Clean Money Pilot Program Moves to California Senate Floor with Lobbyists as the Only Serious Organizational Opposition

By Julie Rajan, Commentary

The full State Senate will soon have the opportunity to make history in California by passing "Clean Money, Fair Elections" public financing of campaigns after AB 583, the California Clean Money and Fair Elections Act (Hancock, D-East Bay), was voted out of the Senate Appropriations Committee Thursday on a 9-6 party-line vote.

AB 583 would establish a voluntary full public financing system for Secretary of State candidates modeled after the systems that have been working in Arizona and Maine for eight years. AB 583 has now been amended to be funded by voluntary contributions designated on state tax returns and by a registration fee of $350 a year on lobbyists, lobbying firms, and lobbyist employers, the same as in Illinois. Currently lobbyists only pay $25 every two years in California, one of the lowest rates in the country.

Secretary of State candidates, like all other candidates, have to spend huge amounts of time raising money for their campaigns from private contributors. Concern about the influence of such private contributors is why polls consistently show that nearly two-thirds of Californians believe that California is run for the benefit of a few big special interests, rather than for people like them. Californians would have more faith in their government if candidates could instead spend more time reaching out to voters and discussing issues that matter to them.

Sponsored by the California Clean Money Campaign, AB 583 is supported by a wide range of organizations, from good government groups like the League of Women Voters of California, California Common Cause, and CALPIRG to groups representing diverse Californian interests such as Sierra Club California, the Consumer Federation of California, the Equal Justice Society, the California Nurses Association, the California Teamsters, the William C. Velasquez Institute, and Gray Panthers California. Over 80 regular voters from as far as Orange County drove to Sacramento testify at the hearing on Monday.

Serious organizational opposition comes from the Institute for Governmental Advocates, an organization that lobbies for lobbyists.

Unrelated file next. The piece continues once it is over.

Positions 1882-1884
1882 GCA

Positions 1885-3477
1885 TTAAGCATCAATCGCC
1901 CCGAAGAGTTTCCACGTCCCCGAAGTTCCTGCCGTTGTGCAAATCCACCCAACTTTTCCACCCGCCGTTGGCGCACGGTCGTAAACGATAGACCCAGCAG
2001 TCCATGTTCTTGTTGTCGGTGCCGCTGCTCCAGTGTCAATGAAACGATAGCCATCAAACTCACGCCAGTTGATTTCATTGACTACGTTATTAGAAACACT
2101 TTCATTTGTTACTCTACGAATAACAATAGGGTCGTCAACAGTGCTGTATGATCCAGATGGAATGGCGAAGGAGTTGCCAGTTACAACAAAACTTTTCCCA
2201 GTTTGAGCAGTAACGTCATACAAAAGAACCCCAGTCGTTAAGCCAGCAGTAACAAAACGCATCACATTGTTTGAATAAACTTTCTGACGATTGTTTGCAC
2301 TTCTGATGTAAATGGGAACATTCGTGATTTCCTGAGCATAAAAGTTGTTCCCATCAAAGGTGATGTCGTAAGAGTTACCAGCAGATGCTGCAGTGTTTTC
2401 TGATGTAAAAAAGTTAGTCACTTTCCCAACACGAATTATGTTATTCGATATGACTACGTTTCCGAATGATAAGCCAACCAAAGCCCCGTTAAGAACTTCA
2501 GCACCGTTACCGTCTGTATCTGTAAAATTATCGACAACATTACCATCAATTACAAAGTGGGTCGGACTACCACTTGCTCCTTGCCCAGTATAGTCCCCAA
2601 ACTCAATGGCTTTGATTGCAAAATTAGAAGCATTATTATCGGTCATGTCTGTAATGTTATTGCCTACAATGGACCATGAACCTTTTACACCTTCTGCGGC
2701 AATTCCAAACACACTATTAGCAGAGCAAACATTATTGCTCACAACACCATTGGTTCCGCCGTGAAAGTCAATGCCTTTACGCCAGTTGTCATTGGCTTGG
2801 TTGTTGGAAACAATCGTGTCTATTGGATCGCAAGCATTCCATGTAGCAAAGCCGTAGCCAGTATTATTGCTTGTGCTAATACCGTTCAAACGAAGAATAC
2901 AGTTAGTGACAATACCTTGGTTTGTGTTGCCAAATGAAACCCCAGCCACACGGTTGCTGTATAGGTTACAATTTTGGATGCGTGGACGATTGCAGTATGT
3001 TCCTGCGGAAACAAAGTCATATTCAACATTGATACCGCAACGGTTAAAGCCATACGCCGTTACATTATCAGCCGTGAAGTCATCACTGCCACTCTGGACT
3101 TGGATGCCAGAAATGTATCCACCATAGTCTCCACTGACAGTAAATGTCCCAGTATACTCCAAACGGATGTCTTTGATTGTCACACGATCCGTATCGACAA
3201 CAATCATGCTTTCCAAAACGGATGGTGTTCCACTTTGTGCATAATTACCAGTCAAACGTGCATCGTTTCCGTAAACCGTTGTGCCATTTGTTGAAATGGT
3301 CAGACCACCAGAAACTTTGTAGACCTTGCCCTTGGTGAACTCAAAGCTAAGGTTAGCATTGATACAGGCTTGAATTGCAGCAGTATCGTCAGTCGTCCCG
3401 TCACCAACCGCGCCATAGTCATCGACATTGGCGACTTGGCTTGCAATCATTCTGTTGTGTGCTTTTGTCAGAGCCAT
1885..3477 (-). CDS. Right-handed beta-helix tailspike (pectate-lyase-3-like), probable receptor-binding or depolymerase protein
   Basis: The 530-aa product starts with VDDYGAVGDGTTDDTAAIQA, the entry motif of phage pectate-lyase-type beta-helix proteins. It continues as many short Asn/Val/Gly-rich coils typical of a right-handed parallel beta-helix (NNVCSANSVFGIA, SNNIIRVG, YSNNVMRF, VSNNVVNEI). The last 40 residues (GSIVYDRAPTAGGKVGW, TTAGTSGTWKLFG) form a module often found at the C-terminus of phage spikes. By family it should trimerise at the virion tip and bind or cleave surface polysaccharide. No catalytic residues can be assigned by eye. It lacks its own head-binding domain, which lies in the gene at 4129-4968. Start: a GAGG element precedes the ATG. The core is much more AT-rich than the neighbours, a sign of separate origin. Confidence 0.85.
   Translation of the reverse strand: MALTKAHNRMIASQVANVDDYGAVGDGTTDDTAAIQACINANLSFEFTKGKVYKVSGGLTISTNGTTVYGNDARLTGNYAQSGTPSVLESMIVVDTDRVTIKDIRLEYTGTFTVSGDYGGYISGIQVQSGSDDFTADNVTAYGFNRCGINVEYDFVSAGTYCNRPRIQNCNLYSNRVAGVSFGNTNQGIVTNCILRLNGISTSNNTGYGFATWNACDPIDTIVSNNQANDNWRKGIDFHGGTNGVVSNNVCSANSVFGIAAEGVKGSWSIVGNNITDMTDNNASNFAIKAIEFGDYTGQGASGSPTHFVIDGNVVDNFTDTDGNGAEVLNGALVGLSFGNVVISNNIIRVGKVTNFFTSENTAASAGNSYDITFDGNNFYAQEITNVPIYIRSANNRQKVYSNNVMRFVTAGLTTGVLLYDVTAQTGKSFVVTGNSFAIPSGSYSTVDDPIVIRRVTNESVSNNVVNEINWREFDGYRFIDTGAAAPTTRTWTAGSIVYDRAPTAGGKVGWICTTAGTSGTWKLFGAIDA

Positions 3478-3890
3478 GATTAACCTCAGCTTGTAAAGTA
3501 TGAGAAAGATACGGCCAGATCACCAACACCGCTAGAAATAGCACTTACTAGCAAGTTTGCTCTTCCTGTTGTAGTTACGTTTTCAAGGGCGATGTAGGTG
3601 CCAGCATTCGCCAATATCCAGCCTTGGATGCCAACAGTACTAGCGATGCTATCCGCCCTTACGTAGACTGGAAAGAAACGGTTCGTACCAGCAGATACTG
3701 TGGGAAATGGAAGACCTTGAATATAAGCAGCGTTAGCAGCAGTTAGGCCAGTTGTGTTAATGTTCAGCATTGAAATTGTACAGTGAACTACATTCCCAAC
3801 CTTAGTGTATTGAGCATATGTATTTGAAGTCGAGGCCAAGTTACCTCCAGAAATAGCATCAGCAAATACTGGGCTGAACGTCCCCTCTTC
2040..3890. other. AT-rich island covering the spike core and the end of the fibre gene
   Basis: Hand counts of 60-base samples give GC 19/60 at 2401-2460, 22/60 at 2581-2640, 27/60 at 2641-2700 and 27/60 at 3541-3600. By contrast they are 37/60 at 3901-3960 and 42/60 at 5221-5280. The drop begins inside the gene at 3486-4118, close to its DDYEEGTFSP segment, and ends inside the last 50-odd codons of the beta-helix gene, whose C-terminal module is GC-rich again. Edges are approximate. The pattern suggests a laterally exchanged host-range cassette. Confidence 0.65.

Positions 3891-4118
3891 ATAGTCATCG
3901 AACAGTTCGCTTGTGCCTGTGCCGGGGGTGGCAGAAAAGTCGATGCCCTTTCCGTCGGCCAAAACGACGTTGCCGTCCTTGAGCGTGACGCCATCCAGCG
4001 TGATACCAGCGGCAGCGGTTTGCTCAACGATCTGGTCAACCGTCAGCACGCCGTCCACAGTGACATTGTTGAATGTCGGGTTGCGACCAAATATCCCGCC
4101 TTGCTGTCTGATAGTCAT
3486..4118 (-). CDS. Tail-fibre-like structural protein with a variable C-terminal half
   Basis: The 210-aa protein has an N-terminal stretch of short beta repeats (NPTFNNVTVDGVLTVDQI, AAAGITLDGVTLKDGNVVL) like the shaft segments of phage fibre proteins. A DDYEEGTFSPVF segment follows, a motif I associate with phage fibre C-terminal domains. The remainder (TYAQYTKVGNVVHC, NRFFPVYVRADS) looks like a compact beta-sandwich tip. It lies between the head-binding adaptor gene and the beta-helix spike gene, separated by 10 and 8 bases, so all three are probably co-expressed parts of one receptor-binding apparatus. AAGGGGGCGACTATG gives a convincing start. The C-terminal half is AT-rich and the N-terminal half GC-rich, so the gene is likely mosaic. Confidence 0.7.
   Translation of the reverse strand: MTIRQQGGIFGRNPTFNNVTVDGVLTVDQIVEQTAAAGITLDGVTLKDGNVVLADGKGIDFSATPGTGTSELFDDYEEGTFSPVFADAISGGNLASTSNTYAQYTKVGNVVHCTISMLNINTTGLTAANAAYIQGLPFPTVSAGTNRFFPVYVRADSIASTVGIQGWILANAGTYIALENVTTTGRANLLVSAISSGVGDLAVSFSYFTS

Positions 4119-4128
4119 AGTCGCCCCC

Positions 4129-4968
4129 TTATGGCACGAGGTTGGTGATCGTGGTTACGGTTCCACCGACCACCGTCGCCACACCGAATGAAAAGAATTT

As we've spent time in the Capitol, however, the interesting thing is that a number of individual lobbyists have approached us and told us that they wouldn't mind paying higher fees if it would allow public financing for Secretary of State candidates. Generally speaking, the less wealthy the interests a lobbyist represents, the more willing they seem to be to pay a higher fee.

As Elizabeth Sholes, Director of Public Policy for California Church IMPACT, said, "Protests from the Institute for Governmental Advocates to prevent legislators from supporting AB 583 and clean election financing are absurd. We are a most modestly-funded advocacy organization, and we find the proposed fee quite acceptable. It's unconscionable that well-paid California lobbyists with well-to-do clients do not want to pay what lobbyists pay in other states. AB 583 will level the playing field and make it easier for Secretary of State candidates who do not have wealthy backers to run."

Clean Money is popular in the states that have it. Arizona and Maine started public-financing state elections 8 years ago. 85% of Arizonans familiar with their Clean Elections system believe it is important to Arizona voters. Connecticut's legislature passed a Clean Money bill in 2006 that is so popular that 215 out of 225 candidates have indicated they will use it. North Carolina, New Mexico, and New Jersey all have Clean Money pilot programs.

Assemblymember Loni Hancock, Senate Elections Chair Ron Calderon, Senate Appropriations Chair Tom Torlakson, and AB 583 co-author Senate President pro Tem Don Perata have all taken a bold step towards achieving Californians' wishes to explore an alternative to the way we finance election campaigns. With their support and the support of other Senators on the Senate floor, we'll be one step closer to truly fair elections in California.

Senators Mark Ridley-Thomas (D-Los Angeles) and Dean Florez (D-Bakersfield) made the difference in the committee. They joined AB 583 co-authors Ellen Corbett (D-San Leandro), Sheila Kuehl (D-Los Angeles), Jenny Oropeza (D-Long Beach), Leland Yee (D-San Francisco) and previous Clean Money co-authors Gil Cedillo (D-Los Angeles) and Joe Simitian (D-Palo Alto) in voting Yes on AB 583.

Speaking after the Committee vote, Assemblymember Hancock said, "It has been a long and hard road, but I am deeply pleased that AB 583 is now moving to the Senate Floor. This reform is a critical step to helping restore the voters' confidence in government and I trust that the rest of my colleagues in the Senate will recognize its necessity."

The over 30,000 people who've signed the petition for AB 583 and the hundreds of thousands of Californians represented by the nearly 300 organizations that have endorsed Clean Money would agree.

More information about AB 583 can be found on

Julie Rajan is Executive Director of the California Clean Money Campaign. Most recently, she served as the Social Policy Director on the board of the League of Women Voters of California where her portfolio covered a wide range of issues from children and family legislation, housing, health care, mental health and juvenile justice, to education from pre-kindergarten to community colleges and universities.

See the article on California Progress Report website

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